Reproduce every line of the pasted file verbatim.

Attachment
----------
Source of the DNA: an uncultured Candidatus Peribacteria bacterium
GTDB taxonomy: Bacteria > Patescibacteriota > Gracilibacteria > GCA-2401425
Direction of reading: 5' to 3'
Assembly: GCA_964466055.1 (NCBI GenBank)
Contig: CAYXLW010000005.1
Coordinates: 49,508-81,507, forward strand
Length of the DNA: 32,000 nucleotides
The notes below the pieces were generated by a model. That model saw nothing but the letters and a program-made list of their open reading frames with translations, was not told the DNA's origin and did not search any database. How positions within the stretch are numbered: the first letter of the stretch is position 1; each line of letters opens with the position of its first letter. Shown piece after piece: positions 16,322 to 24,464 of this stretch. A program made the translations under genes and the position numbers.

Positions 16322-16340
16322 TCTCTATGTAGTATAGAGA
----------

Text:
Source of the DNA: an uncultured Candidatus Peribacteria bacterium
GTDB taxonomy: Bacteria > Patescibacteriota > Gracilibacteria > GCA-2401425
Direction of reading: 5' to 3'
Assembly: GCA_964466055.1 (NCBI GenBank)
Contig: CAYXLW010000005.1
Coordinates: 49,508-81,507, forward strand
Length of the DNA: 32,000 nucleotides
The notes below the pieces were generated by a model. That model saw nothing but the letters and a program-made list of their open reading frames with translations, was not told the DNA's origin and did not search any database. How positions within the stretch are numbered: the first letter of the stretch is position 1; each line of letters opens with the position of its first letter. Shown piece after piece: positions 16,322 to 24,464 of this stretch. A program made the translations under genes and the position numbers.

Positions 16322-16340
16322 TCTCTATGTAGTATAGAGA